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We should be open to the possibility that...

...this little "recovery" becomes self-sustaining until it doesn't (which is different from not being self-sustaining at all). According to S&P, the consensus Q1 S&P 500 operating earnings number is flat with Q4 of '09. (Surprisingly, there's usually no "seasonality" there-- Q1 earnings are almost always higher than the previous Q4's.) Seeing as there's been such a big (relative) increase in rail freight, car sales (yes, there were incentives), etc. and Asia is absolutely booming (until it doesn't), there could be a lot of upside surprises in the earnings reports that are about to come out. Also, retail investor sentiment is a wild card here-- it's climbing to a bit more bullishness, but just to around the historical average. It's possible they could start "screaming to get in" (or not-- I just don't know-- they may not have the money to do it) before this is all over.

Meanwhile, I see the biggest NEW headwinds (housing and municipal layoffs are still there) being the capital gains tax increase for 2011 (which will encourage a lot of selling later this year) and the other tax increases for 2011 associated with healthcare, as well as an inevitable Fed rate increase from ZIRP by late-summer/early fall. If the market really does try to anticipate events four to six months ahead (and I've often doubted this), we could be headed for a blow-off top in the spring (maybe into late-April/early May) before this is all over.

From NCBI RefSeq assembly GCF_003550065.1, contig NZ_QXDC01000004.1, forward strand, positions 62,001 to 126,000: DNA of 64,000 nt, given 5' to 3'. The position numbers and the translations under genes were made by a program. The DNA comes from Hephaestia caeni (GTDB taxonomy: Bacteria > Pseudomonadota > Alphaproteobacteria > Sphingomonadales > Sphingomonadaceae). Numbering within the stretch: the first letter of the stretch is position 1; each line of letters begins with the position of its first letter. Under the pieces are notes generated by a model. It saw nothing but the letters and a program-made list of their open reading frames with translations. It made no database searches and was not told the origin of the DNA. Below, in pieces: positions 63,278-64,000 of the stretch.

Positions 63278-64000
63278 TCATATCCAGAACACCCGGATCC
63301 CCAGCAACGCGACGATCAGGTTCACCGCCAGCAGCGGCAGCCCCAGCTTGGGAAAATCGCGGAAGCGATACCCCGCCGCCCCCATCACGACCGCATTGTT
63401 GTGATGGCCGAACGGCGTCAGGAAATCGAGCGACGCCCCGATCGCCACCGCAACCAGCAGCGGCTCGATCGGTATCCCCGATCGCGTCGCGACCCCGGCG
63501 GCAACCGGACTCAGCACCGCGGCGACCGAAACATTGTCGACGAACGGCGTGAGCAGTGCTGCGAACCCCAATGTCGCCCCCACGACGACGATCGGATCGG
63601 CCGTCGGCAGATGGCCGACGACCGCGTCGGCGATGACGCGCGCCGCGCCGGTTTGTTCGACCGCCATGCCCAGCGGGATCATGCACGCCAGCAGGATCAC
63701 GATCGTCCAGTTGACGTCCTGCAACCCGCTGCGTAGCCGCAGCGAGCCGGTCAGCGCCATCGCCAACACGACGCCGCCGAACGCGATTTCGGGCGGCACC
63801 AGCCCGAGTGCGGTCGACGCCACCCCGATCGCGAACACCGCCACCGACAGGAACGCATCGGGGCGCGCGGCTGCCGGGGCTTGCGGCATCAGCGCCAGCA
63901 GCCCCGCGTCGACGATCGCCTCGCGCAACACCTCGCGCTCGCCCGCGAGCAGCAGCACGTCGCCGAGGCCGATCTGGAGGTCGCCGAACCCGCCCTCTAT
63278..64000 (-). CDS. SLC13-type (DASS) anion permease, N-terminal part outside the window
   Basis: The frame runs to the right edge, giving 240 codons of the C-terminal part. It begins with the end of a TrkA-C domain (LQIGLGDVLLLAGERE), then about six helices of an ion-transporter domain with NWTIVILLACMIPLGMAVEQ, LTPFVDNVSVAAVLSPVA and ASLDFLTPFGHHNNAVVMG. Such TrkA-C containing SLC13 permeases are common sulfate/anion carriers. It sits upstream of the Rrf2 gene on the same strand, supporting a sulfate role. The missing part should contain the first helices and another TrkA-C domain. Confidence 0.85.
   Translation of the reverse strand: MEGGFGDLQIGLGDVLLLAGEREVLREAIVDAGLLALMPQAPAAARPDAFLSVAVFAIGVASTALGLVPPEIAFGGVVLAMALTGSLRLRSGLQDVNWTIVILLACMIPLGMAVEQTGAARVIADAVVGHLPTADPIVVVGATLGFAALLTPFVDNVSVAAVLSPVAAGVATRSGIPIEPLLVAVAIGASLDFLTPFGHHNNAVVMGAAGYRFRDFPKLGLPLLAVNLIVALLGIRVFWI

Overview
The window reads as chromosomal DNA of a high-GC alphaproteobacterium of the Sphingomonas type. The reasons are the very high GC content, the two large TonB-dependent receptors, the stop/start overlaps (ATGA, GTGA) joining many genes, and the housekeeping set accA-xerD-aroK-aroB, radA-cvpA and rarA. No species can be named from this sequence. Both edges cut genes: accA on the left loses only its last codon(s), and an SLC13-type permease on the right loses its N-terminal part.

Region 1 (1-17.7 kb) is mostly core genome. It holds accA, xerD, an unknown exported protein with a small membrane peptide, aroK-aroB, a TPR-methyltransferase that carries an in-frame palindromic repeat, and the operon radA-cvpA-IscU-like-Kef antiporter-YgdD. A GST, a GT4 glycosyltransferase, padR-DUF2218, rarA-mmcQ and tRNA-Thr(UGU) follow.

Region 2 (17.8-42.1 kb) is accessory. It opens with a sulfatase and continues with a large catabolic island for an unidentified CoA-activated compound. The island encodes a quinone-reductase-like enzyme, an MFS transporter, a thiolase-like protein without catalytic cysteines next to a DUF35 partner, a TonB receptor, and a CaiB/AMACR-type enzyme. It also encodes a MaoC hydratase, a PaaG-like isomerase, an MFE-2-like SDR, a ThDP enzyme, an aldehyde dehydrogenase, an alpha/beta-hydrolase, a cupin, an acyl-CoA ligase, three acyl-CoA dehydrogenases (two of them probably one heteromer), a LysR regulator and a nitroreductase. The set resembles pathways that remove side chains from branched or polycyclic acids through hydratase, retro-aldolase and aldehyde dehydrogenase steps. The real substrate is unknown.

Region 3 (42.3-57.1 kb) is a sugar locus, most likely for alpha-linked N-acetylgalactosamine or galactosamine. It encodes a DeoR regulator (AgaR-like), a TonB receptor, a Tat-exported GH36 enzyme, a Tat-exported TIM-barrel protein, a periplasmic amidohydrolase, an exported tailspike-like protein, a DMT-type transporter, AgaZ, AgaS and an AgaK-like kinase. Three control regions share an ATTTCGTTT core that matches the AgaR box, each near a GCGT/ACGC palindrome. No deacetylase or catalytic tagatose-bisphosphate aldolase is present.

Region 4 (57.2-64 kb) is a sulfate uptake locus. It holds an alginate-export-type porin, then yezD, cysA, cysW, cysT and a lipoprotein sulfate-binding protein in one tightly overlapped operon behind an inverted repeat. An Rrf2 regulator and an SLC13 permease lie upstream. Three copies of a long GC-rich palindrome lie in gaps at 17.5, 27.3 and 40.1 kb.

Unfortunately, there are no obvious technical levels left on the charts any more, as we've blown through all of them. So now this becomes more of an "art" than a "science" (lol, as if there were EVER any "science" in reading charts). My best technical call now would be to see a double-top (matching the highs of September 2008, just before the big collapse) somewhere just short of 1300, and then a collapse.

Short-term, although the market is pretty overbought (with something like 90% of stocks trading above their 50-day moving averages), with the consolidation of the last two or so weeks, the overall market (SPX) is only around 3.8% above its 50-day EMA, while at extremes it can get as much as 9% to 10% above the 50-day, after which it could either consolidate, correct relatively mildly, or crash. So, another 6% to 7% move in the market would bring it to 1247 to 1259. (And the 50-day is creeping up by around 1.5 points a day, which could extend that range.) So my current thought is to get very short again somewhere around there, unless we get a major reversal day first.

Meanwhile, I'm writing all this around half an hour before the jobs report comes out, so maybe it will all be irrelevant (or maybe not, as we seem to be in one of those temporary times when "bad news is good news" and "good news is good news").